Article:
Since physics is quite counter-intuitive to students, one of the major goals in physics education is to enable learning through conceptual change. Cognitive conflict, the reaction to a situation that cannot be accounted for within a set of preconceptions, is a process that triggers conceptual change4. Yet, magic demonstrations are predicated on the necessity to causes something unexpected to occur and thus implicitly use cognitive conflict. The physics education literature suggests that the cornerstone of effective instruction is to make students’ preconceptions explicit and then address them head-on3, 5. In a magic demonstration, a preconception is most often made explicit to build up the tension and the drama of the finale: the unexpected observation. This observation becomes the source of the cognitive conflict and can be used as a starting point into an inquiry cycle whereby learners will attempt to accommodate and assimilate a newly constructed concept.


One may also contend that a magic demonstration is a source of interest and fun for students. Thus, beyond cognitive effects, magic arouses emotions that are not among the palette of emotions normally found in higher education. Interestingly, from a neuro-cognitive perspective, new (declarative) knowledge is processed through a brain structure called the Hippocampus6. Yet, the Hippocampus is also a central part of the limbic system: the mind’s emotional processing unit7. Since new knowledge is encoded by the structure that processes emotions, a magic demonstration may optimize the arousal of cognitive and affective processing and thus enhance the learning experience. Since the mind can be seen as the interplay of cognition, affect (emotions) and conation (motivation) 8, magic can also be seen as a symbiotic process that addresses these three dimensions: cognition through cognitive conflict; emotions through the reactions to the tricks and motivation as the resulting desire to inquire into the functioning of the tricks.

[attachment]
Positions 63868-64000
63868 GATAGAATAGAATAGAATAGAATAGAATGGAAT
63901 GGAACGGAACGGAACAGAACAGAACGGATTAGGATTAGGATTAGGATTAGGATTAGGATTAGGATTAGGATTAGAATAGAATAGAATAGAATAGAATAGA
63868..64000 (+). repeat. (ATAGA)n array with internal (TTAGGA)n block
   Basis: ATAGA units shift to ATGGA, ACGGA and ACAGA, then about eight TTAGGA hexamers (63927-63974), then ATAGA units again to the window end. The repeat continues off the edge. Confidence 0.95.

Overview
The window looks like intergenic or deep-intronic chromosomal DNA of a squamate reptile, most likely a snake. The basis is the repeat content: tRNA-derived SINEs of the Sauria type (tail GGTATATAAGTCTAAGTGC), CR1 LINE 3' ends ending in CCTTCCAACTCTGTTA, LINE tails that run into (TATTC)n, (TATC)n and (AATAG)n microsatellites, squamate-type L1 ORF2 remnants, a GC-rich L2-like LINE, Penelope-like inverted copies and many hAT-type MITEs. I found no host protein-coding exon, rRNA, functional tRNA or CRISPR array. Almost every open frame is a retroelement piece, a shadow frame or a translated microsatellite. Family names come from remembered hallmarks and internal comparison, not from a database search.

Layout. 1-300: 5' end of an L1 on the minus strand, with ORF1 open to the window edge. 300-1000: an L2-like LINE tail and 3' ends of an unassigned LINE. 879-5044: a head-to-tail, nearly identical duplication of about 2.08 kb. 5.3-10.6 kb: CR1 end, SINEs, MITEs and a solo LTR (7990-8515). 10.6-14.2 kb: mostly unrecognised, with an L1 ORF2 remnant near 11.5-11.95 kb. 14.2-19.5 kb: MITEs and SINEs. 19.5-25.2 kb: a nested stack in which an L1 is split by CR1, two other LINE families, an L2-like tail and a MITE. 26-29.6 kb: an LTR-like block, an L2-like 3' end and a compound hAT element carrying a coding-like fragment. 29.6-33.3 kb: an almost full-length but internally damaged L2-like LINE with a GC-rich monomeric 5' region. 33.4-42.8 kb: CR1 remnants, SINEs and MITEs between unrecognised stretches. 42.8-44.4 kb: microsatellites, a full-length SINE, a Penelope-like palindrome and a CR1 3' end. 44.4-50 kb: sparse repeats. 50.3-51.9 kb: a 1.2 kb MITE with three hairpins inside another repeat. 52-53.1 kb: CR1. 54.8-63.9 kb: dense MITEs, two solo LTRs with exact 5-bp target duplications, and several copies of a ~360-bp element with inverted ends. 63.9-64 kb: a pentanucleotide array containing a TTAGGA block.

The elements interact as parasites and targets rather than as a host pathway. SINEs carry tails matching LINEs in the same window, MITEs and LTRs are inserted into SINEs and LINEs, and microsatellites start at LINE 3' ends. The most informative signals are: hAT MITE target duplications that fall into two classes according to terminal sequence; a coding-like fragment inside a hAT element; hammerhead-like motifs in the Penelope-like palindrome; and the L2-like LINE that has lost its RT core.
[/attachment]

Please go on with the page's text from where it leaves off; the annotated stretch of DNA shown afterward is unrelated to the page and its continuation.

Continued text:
Why modify demonstrations?


Demonstrations are often used in classrooms as great tools to liven up a lecture. Students seem to perk up and pay closer attention. Yet, empirical findings suggest that students passively observing a demonstration learn no more than those who have not seen the demonstration9. For demonstrations to be effective, students must be actively engaged by for instance, making a prediction as to what will happen. Making a prediction engages students actively: they must make their preconception explicit to formulate a hypothesis and usually develop a vested interest in the outcome (“will I be right?”). When the outcome differs from their prediction, a cognitive conflict may be experienced and the likelihood of learning is increased.


Magic demonstrations also seem to actively engage students by making prevalent pre-conceptions explicit to create an unexpected observation. If the tension and drama are properly built into the trick, cognitive conflict is quite likely to occur. Furthermore, it is useful to have students learn these tricks and, although students might do this for the social benefits (such as performing party tricks), hands-on experience with these demonstrations is likely to contribute to conceptual change.


How to make a Demo Magical